The question about how to interpret the nature of May Fourth Movement has been at the center of many debates concerning the development of Chinese history, culture, and politics. Yet the studies of “May Fourth” had met with new challenges in the twenty-first century due to a number of reasons. First, the movementbecame a subject of studies in the U.S. in the 1960s, in which scholars began to inquire into the nature and rise of Chinese communism. A key question debated at the time is whether the movementis responsible for, or analogous to, Chinese Cultural Revolution.
- Thu, May 2, 2019, 4:30 pm
- Wed, Oct 16, 2019, 4:30 pm
The Russian Revolution of 1917 did not have the same meaning in Asia as it did in Europe or Russia itself, and it meant something different in Japan than in the rest of Asia on account of the fact that Japan was not a colonized country but a colonizer.After the failed Siberian Intervention, the Japanese government had to negotiate with the actual authority in Russia, the Bolshevik government, rather than with the impotent anti-communist forces, in order to protect Japan’s interests in the Russian Far East, north Manchuria and Inner Mongolia.
- Thu, Apr 25, 2019, 4:30 pm
For more than a hundred years, China embarked on a movement of forced secularization, with most religions heavily persecuted or banned. But religion is now back at the center of Chinese society and politics, with the country awash with new temples, churches, and mosques—as well as cults, sects, and politicians trying to harness religion for their own ends. Churches are being demolished and Muslims forced to attend reeducation camps, while the government is also promoting Buddhism and folk religion. How to reconcile these contradictory claims?
- Fri, Mar 29, 2019, 4:30 pm
Every second to third year, mulberry plantations in the North of China were destroyed by frost and insects. The genre of local gazetteers (difang zhi) is a major source for the Yuan-Dynasty’s reputation as an era of natural disaster. It is also the period in which Chinese sericulture production was multiplied and expanded towards the South. Scientists since Zhu Kezhen have thus used local gazetteers to discuss the impact of weather on China’s political history and socioeconomic change.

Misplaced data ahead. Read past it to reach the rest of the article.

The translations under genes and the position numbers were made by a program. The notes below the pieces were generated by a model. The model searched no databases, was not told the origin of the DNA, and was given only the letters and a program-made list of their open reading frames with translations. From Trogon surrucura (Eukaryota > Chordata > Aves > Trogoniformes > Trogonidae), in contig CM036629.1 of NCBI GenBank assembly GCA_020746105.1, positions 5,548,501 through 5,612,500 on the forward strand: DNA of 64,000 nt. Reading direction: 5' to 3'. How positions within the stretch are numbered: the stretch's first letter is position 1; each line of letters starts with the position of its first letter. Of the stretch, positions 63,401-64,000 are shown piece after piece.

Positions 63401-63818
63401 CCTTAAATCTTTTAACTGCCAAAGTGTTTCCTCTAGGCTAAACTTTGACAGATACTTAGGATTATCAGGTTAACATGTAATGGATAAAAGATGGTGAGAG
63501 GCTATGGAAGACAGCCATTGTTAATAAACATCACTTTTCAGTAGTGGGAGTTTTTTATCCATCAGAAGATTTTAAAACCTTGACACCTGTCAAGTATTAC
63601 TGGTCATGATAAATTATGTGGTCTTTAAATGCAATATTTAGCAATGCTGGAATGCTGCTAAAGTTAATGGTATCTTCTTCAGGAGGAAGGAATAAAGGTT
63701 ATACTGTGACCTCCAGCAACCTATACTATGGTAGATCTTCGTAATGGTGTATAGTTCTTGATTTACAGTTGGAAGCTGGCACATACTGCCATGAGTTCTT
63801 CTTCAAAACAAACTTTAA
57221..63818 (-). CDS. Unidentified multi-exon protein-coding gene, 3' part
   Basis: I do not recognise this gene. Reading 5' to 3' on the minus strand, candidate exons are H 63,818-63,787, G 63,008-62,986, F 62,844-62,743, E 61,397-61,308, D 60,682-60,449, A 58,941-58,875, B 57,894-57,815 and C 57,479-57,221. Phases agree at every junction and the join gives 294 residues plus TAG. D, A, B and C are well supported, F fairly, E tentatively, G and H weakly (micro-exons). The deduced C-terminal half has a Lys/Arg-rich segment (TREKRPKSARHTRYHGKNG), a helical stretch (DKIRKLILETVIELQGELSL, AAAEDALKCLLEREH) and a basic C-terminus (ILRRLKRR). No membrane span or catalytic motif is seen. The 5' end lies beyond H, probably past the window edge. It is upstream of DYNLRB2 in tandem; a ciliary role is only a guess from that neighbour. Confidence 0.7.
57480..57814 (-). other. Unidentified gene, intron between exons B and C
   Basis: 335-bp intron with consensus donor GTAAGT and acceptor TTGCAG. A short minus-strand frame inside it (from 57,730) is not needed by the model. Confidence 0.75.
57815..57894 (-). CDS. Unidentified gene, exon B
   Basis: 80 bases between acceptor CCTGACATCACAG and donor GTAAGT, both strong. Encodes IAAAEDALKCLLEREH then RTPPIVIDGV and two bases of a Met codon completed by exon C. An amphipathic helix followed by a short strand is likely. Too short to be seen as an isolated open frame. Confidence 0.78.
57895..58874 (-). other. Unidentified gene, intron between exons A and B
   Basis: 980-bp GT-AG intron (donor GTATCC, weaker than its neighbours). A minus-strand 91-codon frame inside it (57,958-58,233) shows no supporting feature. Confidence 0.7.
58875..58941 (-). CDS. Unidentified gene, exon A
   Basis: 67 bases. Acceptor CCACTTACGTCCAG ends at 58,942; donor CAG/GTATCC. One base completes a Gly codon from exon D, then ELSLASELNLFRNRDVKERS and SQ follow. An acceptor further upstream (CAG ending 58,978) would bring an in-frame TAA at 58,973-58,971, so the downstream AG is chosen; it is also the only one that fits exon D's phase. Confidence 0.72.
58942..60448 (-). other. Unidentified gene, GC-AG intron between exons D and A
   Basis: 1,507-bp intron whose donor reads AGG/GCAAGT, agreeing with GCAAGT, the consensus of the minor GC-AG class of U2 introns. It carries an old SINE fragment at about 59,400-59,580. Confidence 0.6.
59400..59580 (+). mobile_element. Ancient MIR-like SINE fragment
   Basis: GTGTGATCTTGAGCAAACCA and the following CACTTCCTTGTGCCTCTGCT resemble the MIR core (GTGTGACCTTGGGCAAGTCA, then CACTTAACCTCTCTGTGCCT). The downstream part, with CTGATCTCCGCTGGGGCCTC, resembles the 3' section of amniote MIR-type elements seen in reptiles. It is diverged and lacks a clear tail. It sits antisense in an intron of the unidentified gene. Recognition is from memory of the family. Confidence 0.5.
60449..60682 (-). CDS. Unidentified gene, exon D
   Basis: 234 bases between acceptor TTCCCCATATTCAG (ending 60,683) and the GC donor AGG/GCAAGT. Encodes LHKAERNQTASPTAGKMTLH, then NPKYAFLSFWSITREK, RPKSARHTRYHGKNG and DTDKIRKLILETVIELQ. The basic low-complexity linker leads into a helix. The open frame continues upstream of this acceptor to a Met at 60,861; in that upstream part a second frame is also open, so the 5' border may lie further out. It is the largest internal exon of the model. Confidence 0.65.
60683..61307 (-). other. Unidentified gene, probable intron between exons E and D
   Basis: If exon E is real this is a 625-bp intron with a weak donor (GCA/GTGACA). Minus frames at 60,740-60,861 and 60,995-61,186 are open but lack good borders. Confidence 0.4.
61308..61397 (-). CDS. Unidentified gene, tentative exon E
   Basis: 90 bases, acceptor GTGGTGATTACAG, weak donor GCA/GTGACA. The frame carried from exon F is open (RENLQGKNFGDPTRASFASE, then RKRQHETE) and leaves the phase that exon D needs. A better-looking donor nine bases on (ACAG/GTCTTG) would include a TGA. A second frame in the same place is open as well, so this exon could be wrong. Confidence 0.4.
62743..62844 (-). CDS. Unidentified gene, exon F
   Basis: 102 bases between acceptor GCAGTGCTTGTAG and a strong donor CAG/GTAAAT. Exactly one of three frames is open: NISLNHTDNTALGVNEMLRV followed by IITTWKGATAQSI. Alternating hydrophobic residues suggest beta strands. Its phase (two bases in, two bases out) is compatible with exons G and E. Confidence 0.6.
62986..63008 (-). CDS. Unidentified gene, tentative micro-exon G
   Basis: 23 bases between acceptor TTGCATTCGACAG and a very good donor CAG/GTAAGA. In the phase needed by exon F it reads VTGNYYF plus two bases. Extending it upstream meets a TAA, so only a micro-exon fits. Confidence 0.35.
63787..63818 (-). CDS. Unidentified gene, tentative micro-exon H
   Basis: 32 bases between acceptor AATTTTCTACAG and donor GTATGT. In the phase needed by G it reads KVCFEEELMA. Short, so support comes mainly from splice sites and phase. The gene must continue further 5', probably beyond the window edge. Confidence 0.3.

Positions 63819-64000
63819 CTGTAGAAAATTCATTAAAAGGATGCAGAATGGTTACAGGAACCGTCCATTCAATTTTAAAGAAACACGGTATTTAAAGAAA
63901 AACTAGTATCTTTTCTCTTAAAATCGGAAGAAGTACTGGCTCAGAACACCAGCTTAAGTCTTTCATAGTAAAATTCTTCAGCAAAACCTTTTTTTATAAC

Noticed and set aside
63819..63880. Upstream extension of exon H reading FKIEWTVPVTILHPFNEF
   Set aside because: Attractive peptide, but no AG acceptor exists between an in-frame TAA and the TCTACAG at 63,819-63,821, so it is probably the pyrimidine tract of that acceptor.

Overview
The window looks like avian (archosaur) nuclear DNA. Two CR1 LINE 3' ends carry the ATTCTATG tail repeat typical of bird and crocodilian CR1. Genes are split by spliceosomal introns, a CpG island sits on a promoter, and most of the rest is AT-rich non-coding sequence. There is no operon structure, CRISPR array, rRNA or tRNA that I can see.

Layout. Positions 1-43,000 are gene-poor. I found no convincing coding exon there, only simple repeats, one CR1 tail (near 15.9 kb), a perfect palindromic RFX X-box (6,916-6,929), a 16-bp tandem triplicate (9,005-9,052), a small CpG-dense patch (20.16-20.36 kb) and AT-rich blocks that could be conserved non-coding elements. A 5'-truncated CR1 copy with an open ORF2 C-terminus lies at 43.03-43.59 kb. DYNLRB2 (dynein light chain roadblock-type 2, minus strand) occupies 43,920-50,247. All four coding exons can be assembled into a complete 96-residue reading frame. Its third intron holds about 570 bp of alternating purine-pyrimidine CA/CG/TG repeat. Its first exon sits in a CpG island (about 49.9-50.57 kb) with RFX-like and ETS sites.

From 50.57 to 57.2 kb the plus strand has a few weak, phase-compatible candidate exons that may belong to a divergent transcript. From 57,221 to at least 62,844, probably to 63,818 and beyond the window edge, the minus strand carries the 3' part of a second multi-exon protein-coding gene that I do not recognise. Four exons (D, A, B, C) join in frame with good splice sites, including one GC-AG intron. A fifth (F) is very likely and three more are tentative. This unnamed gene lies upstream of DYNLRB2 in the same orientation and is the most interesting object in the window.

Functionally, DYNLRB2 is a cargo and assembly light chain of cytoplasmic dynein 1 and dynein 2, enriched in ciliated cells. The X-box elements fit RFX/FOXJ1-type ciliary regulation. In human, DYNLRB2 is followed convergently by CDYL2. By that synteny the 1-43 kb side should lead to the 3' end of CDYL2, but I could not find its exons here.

- Tue, Feb 26, 2019, 4:30 pm
This is a Davis Center Works in Progress series.
The Shelby Cullom Davis Center Works in Progress series provides an informal forum for department faculty to present current research to the local history community for feedback and discussion.
Due to limited capacity, please RSVP to firstname.lastname@example.org.
- Tue, Mar 12, 2019, 4:30 pm
In the spring of 1874 the Japanese government sent an expedition to southern Taiwan ostensibly to punish indigenous villagers who had murdered dozens of people from Ryūkyū. Contemporary records show that the Japanese government also attempted to colonize eastern Taiwan and it justified its actions using the argument that a state must spread civilization and political authority to territories where it claimed sovereignty.
- Wed, Mar 6, 2019, 4:30 pm
Talk and Discussion Topics:
- Mon, Mar 11, 2019, 4:30 pm
A panoramic survey of China’s rise and resilience through war and rebellion, disease and famine, that rewrites China’s history for a new generation.
It is tempting to attribute China’s recent ascendance to changes in political leadership and economic policy. Making China Modern teaches otherwise. Moving beyond the standard framework of Cold War competition and national resurgence, Klaus Mühlhahn situates twenty-first-century China in the nation’s long history of creative adaptation.
- Mon, Mar 25, 2019, 4:30 pm to 6:00 pm
Featuring the following scholars and papers:
"Correspondence between Crowns: A Trial for a World History of Diplomacy"
Fuyuko Matsukata, University of Tokyo
"Challenging to Capitalism and International Market : Tea Traders under Tsarist Russia in World history"
Takako Morinaga, University of Tokyo
"Challenging the Imperial Order: The League of Nations and Social Questions in East Asia"
Harumi Goto-Shibata, University of Tokyo
- Wed, Apr 24, 2019, 4:30 pm
When the Ming dynasty (1368-1644 CE) government looked like the misbegotten union of a totalitarian emperor and a cowardly, grasping bureaucracy, shrines to the living – primarily to late-Ming eunuch dictator Wei Zhongxian – looked like absurd manifestations of wicked megalomania. But now scholars take a more balanced view of the complicated strengths and weakness of a state that did last for 276 years. Ming living shrines, too, deserve a second look. For they appear frequently in the historical record -- across the whole span of the dynasty (indeed of the imperial period), the whole ter